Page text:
by Craig Klugman, Ph.D.
The Good Place: A new NBC comedy is not about medicine but about a selfish woman, Eleanor, who accidentally is brought to the “good place” after death. Surrounded by humanitarians and selfless people, she quickly realizes that she does not belong there. After learning that most people end up somewhere else and that it is a place of eternal torment, she wants to stay. She is introduced to her soul mate, Chidi, who turns out to be a professor of ethics and moral philosophy born in Senegal. To help her be worthy of staying, he begins tutoring her in moral philosophy. He talks to her about the Critique of Pure Reason and comes to the conclusion that a selfish person cannot change to being a moral one. But then he stumbles upon his Aristotle, who believed that moral character was built through practice. If she does good things then we will become good. The characters also are faced with a series of ethical dilemmas: Should Eleanor go flying with the others or pick up garbage after a storm damages their neighborhood; can an indifferent person become a good person; should Eleanor admit that she does not belong there (and prevent a series of what will most likely be unending weekly calamities). Overall, The Good Place is a mediocre show with some intelligent jokes. Seeing a philosopher as a major character is refreshing (and probably the only reason that my mom suggested I watch the show).
Also premiering this week was Grey’s Anatomy (Season 13, episode 1). The ethical issue in this episode was Karev, an attending, who beat up a resident and then was hoping no one would find out given the consequences could include being fired, prison time, and losing his medical license. He confides in Meredith who not only does not report him up the chain of command but actually lies to everyone else, saying she does not know what happened. The resident survives but with likely permanent damage. When Karev finally turns himself into the police, it is revealed that Meredith knew all along and her colleagues feel betrayed by her deceit. There is a cultural myth that doctors stick together even when that means covering up wrongdoing. Ethically this is a balancing of one’s duty to support and protect a friend or colleague who may have acted out of character and who actions have severe consequences, against a duty to report a wrongdoing that caused great harm to another person. From the outside, such dilemmas seem clear cut: You turn the person in. You may first try to convince them to admit wrongdoing on their own, but ultimately, as Meredith decides, you need to inform. Such a perspective is quite Kantian and does not take into consideration the consequences of such an action, such as losing a friend, destroying a person’s professional life.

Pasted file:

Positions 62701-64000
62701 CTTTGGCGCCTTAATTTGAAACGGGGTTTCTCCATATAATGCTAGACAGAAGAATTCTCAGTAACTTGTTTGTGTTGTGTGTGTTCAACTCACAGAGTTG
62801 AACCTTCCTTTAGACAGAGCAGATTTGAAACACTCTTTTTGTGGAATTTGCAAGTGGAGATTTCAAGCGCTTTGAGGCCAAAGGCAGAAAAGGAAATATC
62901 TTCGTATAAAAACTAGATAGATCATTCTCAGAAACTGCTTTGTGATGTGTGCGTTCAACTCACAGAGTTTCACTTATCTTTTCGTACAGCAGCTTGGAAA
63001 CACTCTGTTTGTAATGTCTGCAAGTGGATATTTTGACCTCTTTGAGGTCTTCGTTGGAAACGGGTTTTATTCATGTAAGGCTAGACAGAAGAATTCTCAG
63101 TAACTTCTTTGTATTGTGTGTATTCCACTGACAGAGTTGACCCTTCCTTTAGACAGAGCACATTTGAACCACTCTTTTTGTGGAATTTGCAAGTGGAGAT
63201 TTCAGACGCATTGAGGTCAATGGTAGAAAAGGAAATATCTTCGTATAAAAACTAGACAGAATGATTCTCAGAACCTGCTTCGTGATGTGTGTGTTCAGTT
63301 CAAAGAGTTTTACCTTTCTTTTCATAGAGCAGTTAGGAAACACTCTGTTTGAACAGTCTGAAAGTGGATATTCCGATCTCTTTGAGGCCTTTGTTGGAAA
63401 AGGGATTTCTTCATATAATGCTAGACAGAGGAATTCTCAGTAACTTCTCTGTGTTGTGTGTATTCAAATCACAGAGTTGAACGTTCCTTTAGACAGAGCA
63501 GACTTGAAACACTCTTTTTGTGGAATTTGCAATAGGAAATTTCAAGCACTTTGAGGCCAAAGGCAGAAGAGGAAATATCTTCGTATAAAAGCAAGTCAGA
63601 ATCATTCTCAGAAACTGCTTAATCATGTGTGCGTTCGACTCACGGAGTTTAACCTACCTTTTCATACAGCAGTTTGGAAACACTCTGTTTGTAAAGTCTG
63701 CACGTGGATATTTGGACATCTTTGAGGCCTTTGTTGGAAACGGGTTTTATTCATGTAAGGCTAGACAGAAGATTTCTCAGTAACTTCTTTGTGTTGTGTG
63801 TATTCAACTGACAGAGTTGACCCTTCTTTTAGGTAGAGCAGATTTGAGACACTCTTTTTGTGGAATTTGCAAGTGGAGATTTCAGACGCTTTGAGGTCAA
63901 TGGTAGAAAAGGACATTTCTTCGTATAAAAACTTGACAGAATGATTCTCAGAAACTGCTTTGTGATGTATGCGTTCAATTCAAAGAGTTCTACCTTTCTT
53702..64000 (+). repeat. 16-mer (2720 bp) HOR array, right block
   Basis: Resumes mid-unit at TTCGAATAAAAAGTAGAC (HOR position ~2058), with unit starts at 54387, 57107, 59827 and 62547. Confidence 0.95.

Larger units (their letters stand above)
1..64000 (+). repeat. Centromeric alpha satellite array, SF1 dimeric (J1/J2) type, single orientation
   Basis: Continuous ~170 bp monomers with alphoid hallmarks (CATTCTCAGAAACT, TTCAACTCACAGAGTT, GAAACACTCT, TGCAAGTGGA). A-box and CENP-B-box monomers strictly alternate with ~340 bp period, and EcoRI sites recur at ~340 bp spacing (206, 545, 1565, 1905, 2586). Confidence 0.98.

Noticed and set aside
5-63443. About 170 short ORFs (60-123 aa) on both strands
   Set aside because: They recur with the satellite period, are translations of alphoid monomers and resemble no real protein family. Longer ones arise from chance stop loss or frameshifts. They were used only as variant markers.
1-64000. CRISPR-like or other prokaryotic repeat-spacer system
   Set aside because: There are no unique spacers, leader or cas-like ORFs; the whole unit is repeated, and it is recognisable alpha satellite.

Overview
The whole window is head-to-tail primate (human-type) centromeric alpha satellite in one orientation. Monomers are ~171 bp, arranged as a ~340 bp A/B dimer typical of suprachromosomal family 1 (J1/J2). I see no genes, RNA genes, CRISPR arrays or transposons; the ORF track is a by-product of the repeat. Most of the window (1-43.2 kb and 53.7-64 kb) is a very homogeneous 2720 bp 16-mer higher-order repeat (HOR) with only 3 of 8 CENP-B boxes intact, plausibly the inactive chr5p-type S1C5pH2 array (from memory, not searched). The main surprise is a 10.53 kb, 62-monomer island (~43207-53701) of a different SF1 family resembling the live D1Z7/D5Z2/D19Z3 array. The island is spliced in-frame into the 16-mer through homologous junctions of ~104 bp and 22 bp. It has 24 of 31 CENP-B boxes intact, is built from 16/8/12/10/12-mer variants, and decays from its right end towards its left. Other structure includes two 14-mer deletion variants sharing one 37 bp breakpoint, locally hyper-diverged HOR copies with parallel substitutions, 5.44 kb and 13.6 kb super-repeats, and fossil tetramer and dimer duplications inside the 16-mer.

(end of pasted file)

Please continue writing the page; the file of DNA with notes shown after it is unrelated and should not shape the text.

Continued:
However, I have been faced with exactly this scenario: a friend reveals doing something that caused great harm to someone beneath them in the hierarchy. You know the action is wrong and you know that someone was harmed. You try to convince them to do the right thing and admit what they did. But the friendship makes it all seem more complex because the admission will cause great harm and grief to your friend. With Kant, the emotions do not come into play but in reality, they do. I consulted with some colleagues and gave my friend a little time to do the right thing. When he did not, I had to turn him in. The result was that I lost a good friend that day and was dragged through the mud. I also believe that I protected someone who was harmed and might have been harmed further. Thus, I probably have more empathy for Meredith than most viewers did.